But recent geological analysis of the fossil site indicates that the park was deep underwater when these shonisaurs swam the prehistoric seas. So why were their bones laid in such a bizarre pattern? A new theory suggests that a 100-foot-long cephalopod arranged these bones as a self-portrait after drowning the reptiles.
Didn’t we learn anything from Jurassic Park? Scientists have created embryo’s with ‘alligator-like snouts’ and are hoping to be able to further ‘undo’ evolution with future trials. The New Zealand Herald reports:
Harvard scientists are hoping to turn chickens into mini-dinosaurs, according to the Daily Mail.
Scientists at the Ivy League university have ‘rewound’ evolution with chicken DNA to create embryos with alligator-like snouts instead of beaks.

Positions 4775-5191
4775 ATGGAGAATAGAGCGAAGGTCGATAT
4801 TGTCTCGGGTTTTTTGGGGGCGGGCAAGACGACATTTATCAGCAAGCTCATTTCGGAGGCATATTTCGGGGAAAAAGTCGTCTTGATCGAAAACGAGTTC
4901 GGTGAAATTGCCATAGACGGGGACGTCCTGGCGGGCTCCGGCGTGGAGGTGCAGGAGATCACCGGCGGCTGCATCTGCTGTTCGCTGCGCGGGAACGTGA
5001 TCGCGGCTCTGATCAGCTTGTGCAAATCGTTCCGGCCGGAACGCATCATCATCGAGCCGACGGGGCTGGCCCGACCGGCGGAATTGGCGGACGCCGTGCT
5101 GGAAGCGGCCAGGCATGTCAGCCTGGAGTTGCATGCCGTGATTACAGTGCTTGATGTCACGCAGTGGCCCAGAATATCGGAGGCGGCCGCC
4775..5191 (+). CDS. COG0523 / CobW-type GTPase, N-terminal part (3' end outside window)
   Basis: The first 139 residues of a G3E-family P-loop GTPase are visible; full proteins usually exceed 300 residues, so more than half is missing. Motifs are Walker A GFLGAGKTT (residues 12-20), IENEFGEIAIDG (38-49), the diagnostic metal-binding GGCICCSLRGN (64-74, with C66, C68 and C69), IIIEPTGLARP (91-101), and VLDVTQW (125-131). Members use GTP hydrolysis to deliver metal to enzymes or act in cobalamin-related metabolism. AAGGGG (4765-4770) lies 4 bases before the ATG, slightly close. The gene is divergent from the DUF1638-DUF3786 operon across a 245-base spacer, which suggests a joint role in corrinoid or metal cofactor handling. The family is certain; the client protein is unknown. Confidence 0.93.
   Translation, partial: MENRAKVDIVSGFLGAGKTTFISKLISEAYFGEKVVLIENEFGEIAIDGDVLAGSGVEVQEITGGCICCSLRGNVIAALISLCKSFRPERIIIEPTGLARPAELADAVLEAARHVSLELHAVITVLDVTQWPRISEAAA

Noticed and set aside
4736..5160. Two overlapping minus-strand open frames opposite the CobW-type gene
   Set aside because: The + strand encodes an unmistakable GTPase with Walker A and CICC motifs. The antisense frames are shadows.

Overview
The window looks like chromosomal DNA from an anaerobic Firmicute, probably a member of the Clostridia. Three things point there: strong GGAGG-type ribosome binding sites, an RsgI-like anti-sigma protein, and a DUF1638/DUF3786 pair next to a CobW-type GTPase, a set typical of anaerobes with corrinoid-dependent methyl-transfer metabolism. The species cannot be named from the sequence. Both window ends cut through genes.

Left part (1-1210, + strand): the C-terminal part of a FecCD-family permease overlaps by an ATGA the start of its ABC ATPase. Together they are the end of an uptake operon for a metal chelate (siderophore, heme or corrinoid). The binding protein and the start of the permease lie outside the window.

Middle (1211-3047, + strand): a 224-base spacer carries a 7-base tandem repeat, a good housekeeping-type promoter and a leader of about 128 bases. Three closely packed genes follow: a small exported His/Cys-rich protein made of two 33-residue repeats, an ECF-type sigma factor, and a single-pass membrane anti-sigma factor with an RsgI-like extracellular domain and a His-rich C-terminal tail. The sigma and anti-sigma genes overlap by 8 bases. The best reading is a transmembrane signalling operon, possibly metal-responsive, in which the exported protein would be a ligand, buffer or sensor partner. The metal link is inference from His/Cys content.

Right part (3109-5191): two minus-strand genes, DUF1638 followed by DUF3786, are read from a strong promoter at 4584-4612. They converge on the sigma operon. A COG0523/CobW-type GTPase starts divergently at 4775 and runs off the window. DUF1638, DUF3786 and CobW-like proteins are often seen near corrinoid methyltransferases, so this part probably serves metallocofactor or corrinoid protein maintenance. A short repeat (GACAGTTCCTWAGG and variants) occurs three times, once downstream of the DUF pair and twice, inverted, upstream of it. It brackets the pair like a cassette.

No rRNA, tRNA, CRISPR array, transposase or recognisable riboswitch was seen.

By altering the DNA of chicken embryos in the early stage of their development, the team were able to ‘undo’ evolutionary progress and give the creatures snouts which are thought to have been lost in the cretaceous period millions of years ago.
Evolutionary biologist Arkhat Abzhanov developed the chickens with snouts by cutting a square hole in the shell of a chicken egg and dropping in a small gelatinous protein bead, before watching the embryo develop – stifling the development of certain molecules and preventing the birds from growing certain features.
It’s been a widely accepted fact that reptiles lay eggs. But did they always? New findings in a pleiosaurs’ fossil revealed that this marine reptile gave birth to live young. Via New Scientist:
Think less sea monsters, more doting parents: the long-necked plesiosaurs that roamed the seas during the dinosaur era gave birth to live young. They probably cared for their offspring and may even have lived in large social groups, like modern-day whales.
Plesiosaurs were reptiles, which as a group tend to lay eggs rather than giving birth. Other prehistoric marine reptiles were known to be exceptions to that rule, but until now fossil evidence that plesiosaurs did the same has been frustratingly elusive. “People have looked and looked,” says F. Robin O’Keefe of Marshall University in Huntington, West Virginia.